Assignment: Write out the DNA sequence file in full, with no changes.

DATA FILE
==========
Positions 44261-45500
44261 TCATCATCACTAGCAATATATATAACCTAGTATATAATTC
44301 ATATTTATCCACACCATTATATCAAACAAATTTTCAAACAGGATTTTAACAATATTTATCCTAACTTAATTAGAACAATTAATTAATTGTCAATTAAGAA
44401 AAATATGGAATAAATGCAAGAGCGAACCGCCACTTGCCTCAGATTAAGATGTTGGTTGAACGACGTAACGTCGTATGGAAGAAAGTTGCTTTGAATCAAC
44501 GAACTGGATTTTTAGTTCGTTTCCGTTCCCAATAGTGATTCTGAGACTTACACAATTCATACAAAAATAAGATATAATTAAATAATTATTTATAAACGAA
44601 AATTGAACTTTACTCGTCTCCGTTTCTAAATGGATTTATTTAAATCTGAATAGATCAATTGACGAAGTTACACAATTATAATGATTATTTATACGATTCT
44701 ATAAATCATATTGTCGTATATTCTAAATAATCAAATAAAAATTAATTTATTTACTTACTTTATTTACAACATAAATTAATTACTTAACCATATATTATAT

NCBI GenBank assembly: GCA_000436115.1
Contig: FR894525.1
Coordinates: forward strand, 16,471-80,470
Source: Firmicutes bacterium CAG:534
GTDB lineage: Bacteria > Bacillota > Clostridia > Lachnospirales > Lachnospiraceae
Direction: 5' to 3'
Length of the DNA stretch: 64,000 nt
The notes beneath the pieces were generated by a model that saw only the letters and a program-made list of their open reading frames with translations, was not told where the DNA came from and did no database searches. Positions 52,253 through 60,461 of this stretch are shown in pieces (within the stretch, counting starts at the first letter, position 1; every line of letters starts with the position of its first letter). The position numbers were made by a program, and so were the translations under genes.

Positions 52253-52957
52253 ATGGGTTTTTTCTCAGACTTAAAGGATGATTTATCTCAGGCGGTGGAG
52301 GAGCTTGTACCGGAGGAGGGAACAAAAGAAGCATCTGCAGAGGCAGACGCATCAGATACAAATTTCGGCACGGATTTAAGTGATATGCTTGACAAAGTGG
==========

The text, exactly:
Positions 44261-45500
44261 TCATCATCACTAGCAATATATATAACCTAGTATATAATTC
44301 ATATTTATCCACACCATTATATCAAACAAATTTTCAAACAGGATTTTAACAATATTTATCCTAACTTAATTAGAACAATTAATTAATTGTCAATTAAGAA
44401 AAATATGGAATAAATGCAAGAGCGAACCGCCACTTGCCTCAGATTAAGATGTTGGTTGAACGACGTAACGTCGTATGGAAGAAAGTTGCTTTGAATCAAC
44501 GAACTGGATTTTTAGTTCGTTTCCGTTCCCAATAGTGATTCTGAGACTTACACAATTCATACAAAAATAAGATATAATTAAATAATTATTTATAAACGAA
44601 AATTGAACTTTACTCGTCTCCGTTTCTAAATGGATTTATTTAAATCTGAATAGATCAATTGACGAAGTTACACAATTATAATGATTATTTATACGATTCT
44701 ATAAATCATATTGTCGTATATTCTAAATAATCAAATAAAAATTAATTTATTTACTTACTTTATTTACAACATAAATTAATTACTTAACCATATATTATAT

NCBI GenBank assembly: GCA_000436115.1
Contig: FR894525.1
Coordinates: forward strand, 16,471-80,470
Source: Firmicutes bacterium CAG:534
GTDB lineage: Bacteria > Bacillota > Clostridia > Lachnospirales > Lachnospiraceae
Direction: 5' to 3'
Length of the DNA stretch: 64,000 nt
The notes beneath the pieces were generated by a model that saw only the letters and a program-made list of their open reading frames with translations, was not told where the DNA came from and did no database searches. Positions 52,253 through 60,461 of this stretch are shown in pieces (within the stretch, counting starts at the first letter, position 1; every line of letters starts with the position of its first letter). The position numbers were made by a program, and so were the translations under genes.

Positions 52253-52957
52253 ATGGGTTTTTTCTCAGACTTAAAGGATGATTTATCTCAGGCGGTGGAG
52301 GAGCTTGTACCGGAGGAGGGAACAAAAGAAGCATCTGCAGAGGCAGACGCATCAGATACAAATTTCGGCACGGATTTAAGTGATATGCTTGACAAAGTGG